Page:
OEMs waste no time putting AMD's upgraded 64-bit Opteron processors and Intel's enhanced Xeon DP chips in their systems.
Advanced Micro Devices Inc. and Intel Corp. this week are rolling out enhancements to some of its processors, and OEMs are following with systems that take advantage of the upgrades.
AMD, of Sunnyvale, Calif., on Monday is rolling out the next generation of its 64-bit Opteron processors. The Model 852 is designed for four-way systems and the 252 for two-processor servers. The 152 is aimed at workstations.
The first two models will be available by the end of the month, said Ben Williams, vice president of enterprise and server/workstation business for AMD. The 152 will be available in April.
Enhancements to the processors, which are built on AMDs 90-nanometer manufacturing process, include support for the AMD-8132 HypterTransport PCI-X 2.0 tunnel, which results in higher throughput and compatibility with upcoming PCI Express offerings. PCI Express connectivity is supplied through Nvidia Corp., and work with Broadcom Corp. and other chip set suppliers will include technologies with further support for PCI Express, according to AMD.
The chips also offer AMDs PowerNow technology, which enables them to dynamically increase or decrease power consumption, depending on demand, and will run at up to 2.6GHz, a slight jump from the 2.4GHz currently available in the Opteron, Williams said.
Hewlett-Packard Co., which over the past year has grown its line of Opteron-based ProLiant systems, this week will unveil new systems based on the AMD processors, including two blade servers, the BL25p and BL35p.
The two-way BL25p offers optional Fibre Channel support for SAN (storage area network) deployments and clustering environments.
The two-processor "half-high" BL35p is designed for greater density, said Paul Miller, vice president of marketing for HPs Industry Standard Servers group. The systems are aimed at high-performance computing clusters, where storage tends to be external and the focus is on compute power. The ultra-dense design and lower power consumption provide higher rack density, up to 96 servers in a standard rack.
In addition, HP, of Palo Alto, Calif., is rolling out the ProLiant 385, a four-way system that offers an Opteron option to the companys existing Intel-based 380, which Miller said is among the most popular four-way systems in the industry. Like the 380, the 385 also is managed by HPs Insight Manager software.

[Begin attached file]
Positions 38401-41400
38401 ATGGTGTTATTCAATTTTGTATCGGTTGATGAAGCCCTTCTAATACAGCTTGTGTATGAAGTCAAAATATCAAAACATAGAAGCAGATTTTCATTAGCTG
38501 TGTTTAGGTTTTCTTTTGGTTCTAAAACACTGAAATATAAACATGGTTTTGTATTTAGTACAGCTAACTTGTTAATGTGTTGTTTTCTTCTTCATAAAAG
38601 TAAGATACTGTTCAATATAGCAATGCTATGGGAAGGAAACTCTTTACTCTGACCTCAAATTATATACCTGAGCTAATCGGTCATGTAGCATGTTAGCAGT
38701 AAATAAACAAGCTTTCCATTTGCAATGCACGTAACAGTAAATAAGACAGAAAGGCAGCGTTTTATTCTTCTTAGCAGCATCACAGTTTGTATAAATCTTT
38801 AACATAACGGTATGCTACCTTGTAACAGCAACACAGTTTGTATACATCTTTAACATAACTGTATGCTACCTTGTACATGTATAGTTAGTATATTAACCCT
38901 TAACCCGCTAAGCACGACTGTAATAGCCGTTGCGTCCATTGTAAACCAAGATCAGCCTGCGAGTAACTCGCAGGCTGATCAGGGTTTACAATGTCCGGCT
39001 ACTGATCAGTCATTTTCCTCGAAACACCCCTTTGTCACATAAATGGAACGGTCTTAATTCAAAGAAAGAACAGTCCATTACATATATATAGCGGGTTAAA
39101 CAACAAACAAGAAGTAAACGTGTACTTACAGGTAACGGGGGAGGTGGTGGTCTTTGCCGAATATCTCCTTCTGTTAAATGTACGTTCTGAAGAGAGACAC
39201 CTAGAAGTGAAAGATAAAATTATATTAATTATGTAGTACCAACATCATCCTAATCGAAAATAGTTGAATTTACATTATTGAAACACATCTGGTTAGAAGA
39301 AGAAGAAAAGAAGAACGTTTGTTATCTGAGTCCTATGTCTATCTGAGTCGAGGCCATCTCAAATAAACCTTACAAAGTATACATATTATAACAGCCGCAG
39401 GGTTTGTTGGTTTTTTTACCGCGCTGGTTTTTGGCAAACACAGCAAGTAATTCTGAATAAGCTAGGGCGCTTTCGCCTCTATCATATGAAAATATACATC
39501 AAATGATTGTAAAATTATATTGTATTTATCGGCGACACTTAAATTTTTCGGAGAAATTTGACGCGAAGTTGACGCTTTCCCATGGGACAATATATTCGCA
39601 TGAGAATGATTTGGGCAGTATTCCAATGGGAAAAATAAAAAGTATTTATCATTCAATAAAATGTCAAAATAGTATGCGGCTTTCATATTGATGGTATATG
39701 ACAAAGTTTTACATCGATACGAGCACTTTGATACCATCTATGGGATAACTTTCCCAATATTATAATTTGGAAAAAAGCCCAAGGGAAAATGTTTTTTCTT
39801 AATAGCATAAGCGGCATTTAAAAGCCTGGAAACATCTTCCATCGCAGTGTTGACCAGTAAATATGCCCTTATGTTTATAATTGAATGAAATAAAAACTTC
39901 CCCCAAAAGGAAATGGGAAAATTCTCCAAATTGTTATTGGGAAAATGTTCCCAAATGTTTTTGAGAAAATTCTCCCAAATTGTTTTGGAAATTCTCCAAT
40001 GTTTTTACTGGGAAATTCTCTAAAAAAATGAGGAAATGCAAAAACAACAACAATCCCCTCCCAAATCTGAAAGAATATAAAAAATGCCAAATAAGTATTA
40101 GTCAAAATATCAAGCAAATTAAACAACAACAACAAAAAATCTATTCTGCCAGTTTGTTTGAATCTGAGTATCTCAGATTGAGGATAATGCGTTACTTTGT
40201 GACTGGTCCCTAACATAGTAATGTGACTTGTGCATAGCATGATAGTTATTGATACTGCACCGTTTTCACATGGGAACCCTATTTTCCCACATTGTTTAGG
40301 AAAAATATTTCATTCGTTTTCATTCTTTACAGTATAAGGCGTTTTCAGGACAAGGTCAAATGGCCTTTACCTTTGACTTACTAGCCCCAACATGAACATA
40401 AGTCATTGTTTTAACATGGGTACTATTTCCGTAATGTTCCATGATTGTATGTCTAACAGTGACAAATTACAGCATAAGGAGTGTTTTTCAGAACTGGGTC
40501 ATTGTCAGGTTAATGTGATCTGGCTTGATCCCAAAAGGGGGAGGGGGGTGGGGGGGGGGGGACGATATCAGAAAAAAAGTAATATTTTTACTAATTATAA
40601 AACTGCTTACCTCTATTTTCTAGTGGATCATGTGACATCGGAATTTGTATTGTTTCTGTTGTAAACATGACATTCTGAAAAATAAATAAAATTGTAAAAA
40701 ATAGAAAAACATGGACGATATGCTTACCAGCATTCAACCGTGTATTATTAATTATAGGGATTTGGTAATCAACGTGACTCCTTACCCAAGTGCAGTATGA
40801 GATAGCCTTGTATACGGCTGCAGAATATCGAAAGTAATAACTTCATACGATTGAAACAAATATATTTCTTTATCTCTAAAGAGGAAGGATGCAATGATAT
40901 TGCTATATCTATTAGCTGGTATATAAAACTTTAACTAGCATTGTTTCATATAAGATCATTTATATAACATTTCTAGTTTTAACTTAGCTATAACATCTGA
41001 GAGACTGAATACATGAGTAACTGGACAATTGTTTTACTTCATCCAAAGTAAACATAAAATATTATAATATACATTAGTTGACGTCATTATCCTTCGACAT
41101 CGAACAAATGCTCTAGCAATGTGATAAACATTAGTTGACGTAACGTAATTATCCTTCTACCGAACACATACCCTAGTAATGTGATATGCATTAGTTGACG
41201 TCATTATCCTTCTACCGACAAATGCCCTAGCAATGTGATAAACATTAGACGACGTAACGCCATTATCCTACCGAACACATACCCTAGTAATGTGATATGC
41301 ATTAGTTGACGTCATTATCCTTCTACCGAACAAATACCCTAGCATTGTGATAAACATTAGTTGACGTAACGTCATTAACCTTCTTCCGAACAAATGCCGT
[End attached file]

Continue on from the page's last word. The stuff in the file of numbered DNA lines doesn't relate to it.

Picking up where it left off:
All three servers will be available by the end of March, with both the 385 and BL35p starting at $2,899, and the BL25p starting at $3,399.
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HP also is unveiling its new dual-Opteron xw9300 workstation, which is available immediately starting at 1,899.
At the LinuxWorld Conference and Expo in Boston this week, AMD officials also will discuss the companys upcoming dual-core Opterons, due midyear. At the show, supercomputer vendor Cray Inc. will demonstrate an XD1 system running the dual-core chips, according to officials. Cray, of Seattle, intends to offer its supercomputer with the dual-core chips as soon as they become available, officials said.
For its part, Intel, of Santa Clara, Calif., this week will introduce the latest upgrade to its Xeon DP, or dual-processor, line. Code-named Irwindale, the new chips will boast 2MB of Level 2 cache. The chips also will feature Intels Demand-Based Switching technology, which can throttle down the processor depending on demand and thus reduce power consumption and cooling costs.
In addition, Intels Execute Disable Bit technology offers improved virus protection.
The announcement comes a week after Intel outlined its plans to release a Xeon MP multiprocessor chip with 64-bit capabilities
later this quarter, and later this month the Pentium 4 600 Series featuring the EM64T 64-bit extensions.
IBM, of Armonk, N.Y., will upgrade several systems in its xSeries with the new Irwindale chips. Included in the upgrades will be the x226, x236, x336 and x346 servers, as well as the BladeCenter HS20 blade system. All will be available by the end of the month.
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